Sunday, June 26, 2011

Ex-Minnesota Golf Director Harris:

Brenny defamed me

I have been defamed unfairly, I believe, by Ms. Brenny and her law firm for financial gain and as part of an effort to obtain publicity for themselves.

John Harris said Saturday he did not resign as University of Minnesota golf director because former assistant coach Kathryn Brenny is suing him for sexual discrimination but rather to refocus on his Champions Tour playing career and business interests.  

Brenny is suing him in Hennepin County for $200,000, with discrimination and nepotism at the heart of her complaint. The trial is scheduled to begin Dec. 12,

"I leave my position as director of golf based upon my decision - and mine alone - that, at this point in time, it is better for the University of Minnesota, my family and the players in the program going forward that another head coach build upon some of the positive momentum which has been created," he said. 

Maturi recruited Harris for the job last summer over the objections of critics within the Gophers golf community who were concerned about his commitment to the program and whether the athletics director was more star struck by Harris' fundraising capabilities as a longtime professional golfer. 

Documents filed in the lawsuit reveal a bitter fight that threatens to further taint the Gophers' athletics department. 

Last year, a Hennepin County jury ordered the university to pay $1 million in damages to Jimmy Williams, who sued the athletics department claiming men's basketball coach Tubby Smith misrepresented an assistant coaching job offer. The university is appealing that verdict.

And now this tempest continues to roil the usually sedate realm of the golf program. 

Brenny, the 1998 Minnesota State High School champion from Little Falls, Minn., claims Harris was motivated to push her aside to allow his son-in-law Ernie Rose to perform her assistant coaching duties. She said Harris circumvented university hiring practices by creating a position for Rose, who had no college degree.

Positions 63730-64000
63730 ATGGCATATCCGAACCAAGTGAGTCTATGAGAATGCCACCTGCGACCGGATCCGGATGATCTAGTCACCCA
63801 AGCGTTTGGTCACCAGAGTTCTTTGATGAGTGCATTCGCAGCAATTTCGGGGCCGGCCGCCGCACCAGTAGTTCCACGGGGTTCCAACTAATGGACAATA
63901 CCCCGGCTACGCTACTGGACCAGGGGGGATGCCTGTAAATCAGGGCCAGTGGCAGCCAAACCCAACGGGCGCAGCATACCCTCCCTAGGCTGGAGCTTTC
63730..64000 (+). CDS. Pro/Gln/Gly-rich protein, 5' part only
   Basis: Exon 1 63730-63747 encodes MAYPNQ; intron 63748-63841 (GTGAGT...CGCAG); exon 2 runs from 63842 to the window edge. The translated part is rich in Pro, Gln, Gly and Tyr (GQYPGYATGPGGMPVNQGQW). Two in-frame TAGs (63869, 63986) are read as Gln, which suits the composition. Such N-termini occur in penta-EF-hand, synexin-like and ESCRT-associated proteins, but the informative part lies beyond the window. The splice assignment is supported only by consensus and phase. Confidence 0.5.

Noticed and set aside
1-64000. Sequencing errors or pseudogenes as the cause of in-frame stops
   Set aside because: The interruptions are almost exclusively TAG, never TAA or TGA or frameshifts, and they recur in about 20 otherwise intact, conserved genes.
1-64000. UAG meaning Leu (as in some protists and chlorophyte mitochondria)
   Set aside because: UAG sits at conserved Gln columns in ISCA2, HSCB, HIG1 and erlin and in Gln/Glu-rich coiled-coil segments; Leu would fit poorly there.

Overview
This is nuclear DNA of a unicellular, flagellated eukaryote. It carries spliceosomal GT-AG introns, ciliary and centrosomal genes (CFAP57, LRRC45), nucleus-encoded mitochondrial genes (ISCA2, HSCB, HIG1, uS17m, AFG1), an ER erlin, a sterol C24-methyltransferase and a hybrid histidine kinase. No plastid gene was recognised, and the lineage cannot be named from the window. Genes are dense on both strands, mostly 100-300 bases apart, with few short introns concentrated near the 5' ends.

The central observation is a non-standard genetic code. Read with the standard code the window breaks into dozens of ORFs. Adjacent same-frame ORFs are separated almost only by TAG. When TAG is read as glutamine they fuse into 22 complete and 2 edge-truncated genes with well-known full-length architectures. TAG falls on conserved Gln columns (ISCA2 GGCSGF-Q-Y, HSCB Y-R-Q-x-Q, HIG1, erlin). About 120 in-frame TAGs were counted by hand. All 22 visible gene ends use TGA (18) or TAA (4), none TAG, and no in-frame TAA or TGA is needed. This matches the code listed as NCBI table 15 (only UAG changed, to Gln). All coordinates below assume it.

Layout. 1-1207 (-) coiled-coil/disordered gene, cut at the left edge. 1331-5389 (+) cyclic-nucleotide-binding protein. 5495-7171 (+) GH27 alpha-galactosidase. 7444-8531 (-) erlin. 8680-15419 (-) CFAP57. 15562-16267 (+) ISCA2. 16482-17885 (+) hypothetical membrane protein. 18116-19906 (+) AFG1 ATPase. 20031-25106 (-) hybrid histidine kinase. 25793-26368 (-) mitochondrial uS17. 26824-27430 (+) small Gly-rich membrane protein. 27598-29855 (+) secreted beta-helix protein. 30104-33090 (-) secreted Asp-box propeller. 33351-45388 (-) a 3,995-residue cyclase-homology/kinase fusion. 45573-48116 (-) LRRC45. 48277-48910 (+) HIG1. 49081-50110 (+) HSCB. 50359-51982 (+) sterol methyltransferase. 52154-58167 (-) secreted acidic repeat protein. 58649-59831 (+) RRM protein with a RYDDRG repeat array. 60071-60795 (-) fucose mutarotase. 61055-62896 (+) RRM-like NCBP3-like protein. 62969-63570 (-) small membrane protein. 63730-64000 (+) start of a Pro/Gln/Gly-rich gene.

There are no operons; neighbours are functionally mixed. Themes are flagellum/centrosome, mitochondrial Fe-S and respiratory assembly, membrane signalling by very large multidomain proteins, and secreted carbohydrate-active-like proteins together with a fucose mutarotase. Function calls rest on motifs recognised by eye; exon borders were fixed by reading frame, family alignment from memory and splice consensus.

Brenny, 30, played at Wake Forest before winning the 2007 Minnesota State Amateur championship. She was an instructor in North Carolina in August when she received a phone call from Harris encouraging her to apply for the assistant head coach's job in Minnesota. She assumed she would teach and mentor the entire 10-woman roster.

Instead, according to her complaint, Brenny was allowed to work only with the freshmen, was prohibited from talking about golf with upperclassmen and spent the majority of her time running early-morning conditioning drills and doing paperwork. 

Harris and the university deny Brenny's allegations and have pushed back, accusing her in court records of suing Harris to exploit his status as a professional golfer who has earned more than $3 million on the Champions Tour since 2002.

Mark has said Harris learned Brenny was gay shortly after she was hired and immediately tried to freeze her out of the program. He excluded her from men's and women's team events and did not invite her to a dinner at Harris' house while Rose and men's coach John Carlson were allowed to attend.

The university maintains it had the right under Brenny's employment contract to change her job description. Brenny claims the university defrauded her by making her perform duties that conflicted with the job she was offered.

The university denies the sexual-discrimination claim and wants Judge William Howard to dismiss the lawsuit. 

Harris chose to hire his own attorney even though the university pledged to defend him in the lawsuit, according to a Jan. 26 letter by university President Robert Bruininks.

The letter included a caveat.

"The decision is made based upon the university's determination that, at all times and in all matters relevant to the complaint, you were acting within the course and scope of your university employment," Bruininks wrote Harris.

"Should at any time our understanding of the facts related to this case change, the university reserves the right to reconsider and alter our determination regarding your coverage under this policy."


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